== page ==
Sleep and Breathing

, Volume 21, Issue 4, pp 1025–1032 | Cite as

Can myofunctional therapy increase tongue tone and reduce symptoms in children with sleep-disordered breathing?

  • Maria Pia VillaEmail author
  • Melania Evangelisti
  • Susy Martella
  • Mario Barreto
  • Marco Del Pozzo
Pediatrics • Original Article



Data in the literature suggest that myofunctional therapy (MT) may be able to play a role in the treatment of children with sleep-disordered breathing (SDB). Our study investigated the effectiveness of MT in reducing respiratory symptoms in children with SDB by modifying tongue tone.


Polysomnographic recordings were performed at baseline to assess obstructive sleep apnea (OSA) severity in 54 children (mean age 7.1 ± 2.5 years, 29 male) with SDB. Patients were randomly assigned to either the MT or no-MT group. Myofunctional evaluation tests, an assessment of tongue strength, tongue peak pressure, and endurance using the Iowa Oral Performance Instrument (IOPI), and nocturnal pulse oximetry were performed before (T0) and after (T1) 2 months of treatment.


MT reduced oral breathing (83.3 vs 16.6%, p < 0.0002) and lip hypotonia (78 vs 33.3%, p < 0.003), restored normal tongue resting position (5.6 vs 33.4%, p < 0.04), and significantly increased mean tongue strength (31.9 ± 10.8 vs 38.8 ± 8.3, p = 0.000), tongue peak pressure (34.2 ± 10.2 vs 38.1 ± 7.0, p = 0.000), and endurance (28.1 ± 8.9 vs 33.1 ± 8.7, p = 0.01) in children with SDB. Moreover, mean oxygen saturation increased (96.4 ± 0.6 vs 97.4 ± 0.7, p = 0.000) and the oxygen desaturation index decreased (5.9 ± 2.3 vs 3.6 ± 1.8, p = 0.001) after MT.


Oropharyngeal exercises appear to effectively modify tongue tone, reduce SDB symptoms and oral breathing, and increase oxygen saturation, and may thus play a role in the treatment of SDB.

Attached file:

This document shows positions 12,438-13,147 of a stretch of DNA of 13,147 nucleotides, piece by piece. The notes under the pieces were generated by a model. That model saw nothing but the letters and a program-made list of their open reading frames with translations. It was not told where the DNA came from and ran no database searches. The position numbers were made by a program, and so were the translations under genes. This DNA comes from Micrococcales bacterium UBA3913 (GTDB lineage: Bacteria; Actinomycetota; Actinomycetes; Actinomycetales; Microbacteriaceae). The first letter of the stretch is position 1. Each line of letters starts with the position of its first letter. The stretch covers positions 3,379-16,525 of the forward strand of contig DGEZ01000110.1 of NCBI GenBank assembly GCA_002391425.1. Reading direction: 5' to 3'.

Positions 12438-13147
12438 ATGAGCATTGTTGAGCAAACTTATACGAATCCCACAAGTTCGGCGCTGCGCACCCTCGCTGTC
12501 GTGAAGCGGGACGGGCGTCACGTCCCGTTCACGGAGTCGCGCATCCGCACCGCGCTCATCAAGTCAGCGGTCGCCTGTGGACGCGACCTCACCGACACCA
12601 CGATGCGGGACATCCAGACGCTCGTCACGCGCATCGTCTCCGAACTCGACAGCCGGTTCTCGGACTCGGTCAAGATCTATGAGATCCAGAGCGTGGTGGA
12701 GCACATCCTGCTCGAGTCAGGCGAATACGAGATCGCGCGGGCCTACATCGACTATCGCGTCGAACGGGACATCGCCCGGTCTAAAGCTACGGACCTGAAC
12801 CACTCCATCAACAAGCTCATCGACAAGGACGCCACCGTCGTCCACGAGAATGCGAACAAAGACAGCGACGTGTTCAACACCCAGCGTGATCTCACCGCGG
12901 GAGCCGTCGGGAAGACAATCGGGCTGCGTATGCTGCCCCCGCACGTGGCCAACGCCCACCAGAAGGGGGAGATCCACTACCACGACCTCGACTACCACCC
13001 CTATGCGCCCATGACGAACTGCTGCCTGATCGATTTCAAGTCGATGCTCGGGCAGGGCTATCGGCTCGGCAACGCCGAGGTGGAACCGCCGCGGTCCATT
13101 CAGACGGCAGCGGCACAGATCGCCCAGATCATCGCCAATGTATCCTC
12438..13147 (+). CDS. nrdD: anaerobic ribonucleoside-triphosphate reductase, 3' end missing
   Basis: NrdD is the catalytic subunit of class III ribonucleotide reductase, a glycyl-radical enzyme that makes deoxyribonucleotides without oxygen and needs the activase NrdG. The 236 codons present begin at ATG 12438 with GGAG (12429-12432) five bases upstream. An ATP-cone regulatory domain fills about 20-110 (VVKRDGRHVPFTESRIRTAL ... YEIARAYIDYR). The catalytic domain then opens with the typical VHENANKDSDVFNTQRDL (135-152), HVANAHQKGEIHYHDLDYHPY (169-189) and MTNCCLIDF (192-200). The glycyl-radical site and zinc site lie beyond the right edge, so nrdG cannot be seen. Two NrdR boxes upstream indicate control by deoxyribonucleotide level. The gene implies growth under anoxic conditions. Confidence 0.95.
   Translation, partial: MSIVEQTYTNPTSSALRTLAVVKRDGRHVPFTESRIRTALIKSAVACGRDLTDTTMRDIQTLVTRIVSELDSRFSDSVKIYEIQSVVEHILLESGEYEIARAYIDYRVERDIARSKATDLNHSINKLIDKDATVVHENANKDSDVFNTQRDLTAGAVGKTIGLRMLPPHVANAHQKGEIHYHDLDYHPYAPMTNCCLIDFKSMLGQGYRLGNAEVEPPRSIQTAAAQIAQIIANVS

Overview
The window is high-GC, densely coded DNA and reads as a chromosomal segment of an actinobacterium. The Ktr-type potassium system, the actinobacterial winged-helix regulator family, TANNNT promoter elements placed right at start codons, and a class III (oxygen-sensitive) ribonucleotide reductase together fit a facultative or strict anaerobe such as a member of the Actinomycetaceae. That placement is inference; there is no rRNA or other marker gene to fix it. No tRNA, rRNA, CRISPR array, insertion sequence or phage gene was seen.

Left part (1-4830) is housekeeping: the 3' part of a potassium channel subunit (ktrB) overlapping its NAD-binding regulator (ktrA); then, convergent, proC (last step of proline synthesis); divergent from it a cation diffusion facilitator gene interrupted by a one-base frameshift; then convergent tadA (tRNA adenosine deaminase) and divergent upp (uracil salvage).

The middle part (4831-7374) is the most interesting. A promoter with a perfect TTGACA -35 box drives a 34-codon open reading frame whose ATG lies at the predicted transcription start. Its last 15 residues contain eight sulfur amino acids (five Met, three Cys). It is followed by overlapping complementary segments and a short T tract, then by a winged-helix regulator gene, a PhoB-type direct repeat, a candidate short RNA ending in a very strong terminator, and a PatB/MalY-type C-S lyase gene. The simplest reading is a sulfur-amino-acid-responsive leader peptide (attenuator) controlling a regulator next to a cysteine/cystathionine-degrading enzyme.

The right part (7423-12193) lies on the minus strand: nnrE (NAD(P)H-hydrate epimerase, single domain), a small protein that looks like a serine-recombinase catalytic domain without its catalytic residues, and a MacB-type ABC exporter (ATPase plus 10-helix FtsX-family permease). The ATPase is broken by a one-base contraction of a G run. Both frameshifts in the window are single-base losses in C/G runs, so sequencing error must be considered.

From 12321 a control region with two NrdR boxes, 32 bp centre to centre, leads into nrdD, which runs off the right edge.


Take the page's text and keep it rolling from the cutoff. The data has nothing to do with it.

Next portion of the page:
Children Obstructive sleep apnea Myofunctional therapy Oropharyngeal exercises 


Compliance with ethical standards

Funding source

There were no sources of funding or support for this research.

Conflict of interest

The authors declare that they have no conflict of interest. All authors certify that they have no affiliations with or involvement in any organization or entity with any financial or non-financial interest in the subject matter or materials discussed in this manuscript.

None of the authors has any relevant financial activities outside the submitted manuscript (over the 3 years prior to submission).

All procedures performed in studies involving human participants were in accordance with the ethical standards of the institutional research committee and with the 1964 Helsinki declaration and its later amendments or comparable ethical standards.

Additional informed consent was obtained from all individual participants for whom identifying information is included in this article.

This article does not contain any studies with animals performed by any of the authors.


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Copyright information

© Springer-Verlag Berlin Heidelberg 2017

Authors and Affiliations

  • Maria Pia Villa
    • 1
    Email author
  • Melania Evangelisti
    • 1
  • Susy Martella
    • 1
  • Mario Barreto
    • 1
  • Marco Del Pozzo
    • 1
  1. 1.Pediatric Unit Sant’Andrea Hospital, NESMOS Department, Faculty of Medicine and Psychology“Sapienza” UniversityRomeItaly

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